I supposed if I was here to cause trouble this would have been the time to run, but since I was not I waited for the guard to emerge from the door to the tower.

When he came through the door I discovered on very big difference between the clothing of Caerleon and Camelot, and that was in the military. The guard was dressed in chain mail and wore a long billowing red cloak.

“Right, Geoffrey from Caerleon, I have to inspect you any weapons or secret messages or things of that nature.” The soldier shook his head and looked very amused, I suppose as Hywel had said I was not a particularly dangerous looking person. Still I found it rather undignified been forced to hold out my arms while the guard patted me down.

“You’re fine.” He finally announced and took a step back looking at if he was about to return to his post.



“Is there some sort of…patrol group I can travel with, I mean…I’m not sure how to hunt or defend myself.” It was somewhat embarrassing having to admit that, but better than coming to grief in the forests.

“Not for a few more days, yet,” the soldier looked sour faced, “unfortunately for me, since I’m the one getting relieved.”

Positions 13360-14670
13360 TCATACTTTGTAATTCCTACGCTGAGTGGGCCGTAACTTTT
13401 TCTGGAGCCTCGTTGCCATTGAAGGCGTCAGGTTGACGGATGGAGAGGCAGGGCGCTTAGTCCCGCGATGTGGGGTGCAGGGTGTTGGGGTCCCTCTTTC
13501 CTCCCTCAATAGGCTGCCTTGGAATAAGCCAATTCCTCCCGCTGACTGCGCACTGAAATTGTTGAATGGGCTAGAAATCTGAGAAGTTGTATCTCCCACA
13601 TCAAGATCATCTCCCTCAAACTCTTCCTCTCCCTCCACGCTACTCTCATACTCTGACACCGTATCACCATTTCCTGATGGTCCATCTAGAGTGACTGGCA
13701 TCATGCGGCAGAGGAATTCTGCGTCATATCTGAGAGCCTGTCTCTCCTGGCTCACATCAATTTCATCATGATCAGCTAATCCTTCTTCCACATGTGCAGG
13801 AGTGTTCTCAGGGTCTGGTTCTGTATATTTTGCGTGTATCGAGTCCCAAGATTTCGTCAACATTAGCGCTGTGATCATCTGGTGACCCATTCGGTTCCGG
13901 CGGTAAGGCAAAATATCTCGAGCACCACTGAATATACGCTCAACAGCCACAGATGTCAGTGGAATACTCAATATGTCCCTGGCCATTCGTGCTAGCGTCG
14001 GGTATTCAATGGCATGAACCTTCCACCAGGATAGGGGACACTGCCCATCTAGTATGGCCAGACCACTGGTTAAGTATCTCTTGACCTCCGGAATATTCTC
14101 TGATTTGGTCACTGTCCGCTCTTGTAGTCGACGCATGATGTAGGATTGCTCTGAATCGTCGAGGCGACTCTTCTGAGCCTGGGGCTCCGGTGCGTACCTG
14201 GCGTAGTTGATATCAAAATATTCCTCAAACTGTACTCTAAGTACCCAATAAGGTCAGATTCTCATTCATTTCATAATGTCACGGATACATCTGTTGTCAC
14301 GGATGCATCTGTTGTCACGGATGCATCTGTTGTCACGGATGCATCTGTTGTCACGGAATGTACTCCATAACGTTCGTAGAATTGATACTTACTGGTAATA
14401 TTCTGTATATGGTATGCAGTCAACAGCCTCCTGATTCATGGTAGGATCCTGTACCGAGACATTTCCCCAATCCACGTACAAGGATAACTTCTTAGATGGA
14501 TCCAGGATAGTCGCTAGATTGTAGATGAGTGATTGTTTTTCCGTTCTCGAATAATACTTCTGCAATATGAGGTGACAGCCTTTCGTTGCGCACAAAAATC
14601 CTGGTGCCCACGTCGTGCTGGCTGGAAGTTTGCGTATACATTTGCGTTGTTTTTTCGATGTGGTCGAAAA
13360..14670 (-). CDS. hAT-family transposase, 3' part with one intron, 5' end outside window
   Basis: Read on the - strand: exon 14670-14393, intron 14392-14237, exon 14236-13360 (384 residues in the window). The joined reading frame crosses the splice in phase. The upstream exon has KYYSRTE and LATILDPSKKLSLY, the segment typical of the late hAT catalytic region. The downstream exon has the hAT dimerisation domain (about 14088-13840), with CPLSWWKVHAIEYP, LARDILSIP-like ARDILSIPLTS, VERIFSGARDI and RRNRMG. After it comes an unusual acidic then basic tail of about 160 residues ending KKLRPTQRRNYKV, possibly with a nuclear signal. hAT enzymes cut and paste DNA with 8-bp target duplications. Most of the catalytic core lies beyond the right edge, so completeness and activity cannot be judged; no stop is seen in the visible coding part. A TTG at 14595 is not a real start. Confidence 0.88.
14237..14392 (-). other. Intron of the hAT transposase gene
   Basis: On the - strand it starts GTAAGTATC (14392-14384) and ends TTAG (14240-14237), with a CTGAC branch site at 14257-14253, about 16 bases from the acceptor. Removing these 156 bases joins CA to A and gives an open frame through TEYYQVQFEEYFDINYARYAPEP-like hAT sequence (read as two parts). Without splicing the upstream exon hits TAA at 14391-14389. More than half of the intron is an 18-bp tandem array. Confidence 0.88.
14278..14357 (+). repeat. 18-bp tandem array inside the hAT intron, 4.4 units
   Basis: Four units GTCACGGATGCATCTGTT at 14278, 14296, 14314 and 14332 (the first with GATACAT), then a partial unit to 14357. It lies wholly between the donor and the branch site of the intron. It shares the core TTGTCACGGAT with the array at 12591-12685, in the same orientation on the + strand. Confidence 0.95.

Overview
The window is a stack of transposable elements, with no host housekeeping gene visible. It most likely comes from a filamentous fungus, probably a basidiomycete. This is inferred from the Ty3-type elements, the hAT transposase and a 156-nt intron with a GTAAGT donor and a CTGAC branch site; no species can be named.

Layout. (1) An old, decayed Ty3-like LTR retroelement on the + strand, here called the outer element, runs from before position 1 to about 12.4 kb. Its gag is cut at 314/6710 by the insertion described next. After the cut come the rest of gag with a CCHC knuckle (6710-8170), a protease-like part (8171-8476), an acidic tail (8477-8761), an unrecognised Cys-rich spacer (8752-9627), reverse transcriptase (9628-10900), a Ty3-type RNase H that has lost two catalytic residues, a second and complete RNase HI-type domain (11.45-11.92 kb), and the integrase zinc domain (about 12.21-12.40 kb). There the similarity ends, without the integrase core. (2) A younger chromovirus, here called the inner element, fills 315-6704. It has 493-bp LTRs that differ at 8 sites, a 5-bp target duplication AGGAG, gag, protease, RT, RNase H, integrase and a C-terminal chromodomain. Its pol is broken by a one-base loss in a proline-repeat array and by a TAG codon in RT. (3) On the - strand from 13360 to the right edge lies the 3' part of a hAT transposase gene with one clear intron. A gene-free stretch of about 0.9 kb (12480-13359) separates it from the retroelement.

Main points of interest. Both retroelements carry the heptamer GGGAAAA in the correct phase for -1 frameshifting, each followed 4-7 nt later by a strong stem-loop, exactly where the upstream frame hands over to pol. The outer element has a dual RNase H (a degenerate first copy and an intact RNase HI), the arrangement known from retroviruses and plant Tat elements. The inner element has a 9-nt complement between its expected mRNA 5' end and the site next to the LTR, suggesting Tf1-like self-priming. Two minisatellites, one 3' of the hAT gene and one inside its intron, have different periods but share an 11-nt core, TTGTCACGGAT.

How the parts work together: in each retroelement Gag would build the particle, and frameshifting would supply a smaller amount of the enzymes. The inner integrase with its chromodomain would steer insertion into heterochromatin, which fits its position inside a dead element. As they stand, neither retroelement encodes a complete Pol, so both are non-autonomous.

“Oh,” I was disappointed, I had hoped I would be able to go directly through to the capital, but I supposed there was nothing for it.

I did not have very much with me, just a few rucksacks that held my books, I hadn’t brought many clothes since I figured that the method of dressing would be different here and I hadn’t wanted to have to bring a cart, that would have just slowed me down.

But I had quite a bit of money, so it was not as if I couldn’t afford to stay for a few days, it was just the waiting that was difficult.

Still, I supposed it would give me time to adjust to life in the kingdom, there were many things that could be different and it was probably best to know of them before I attempted to become Cedas’s apprentice, especially if he was as cantankerous and particular as it seemed.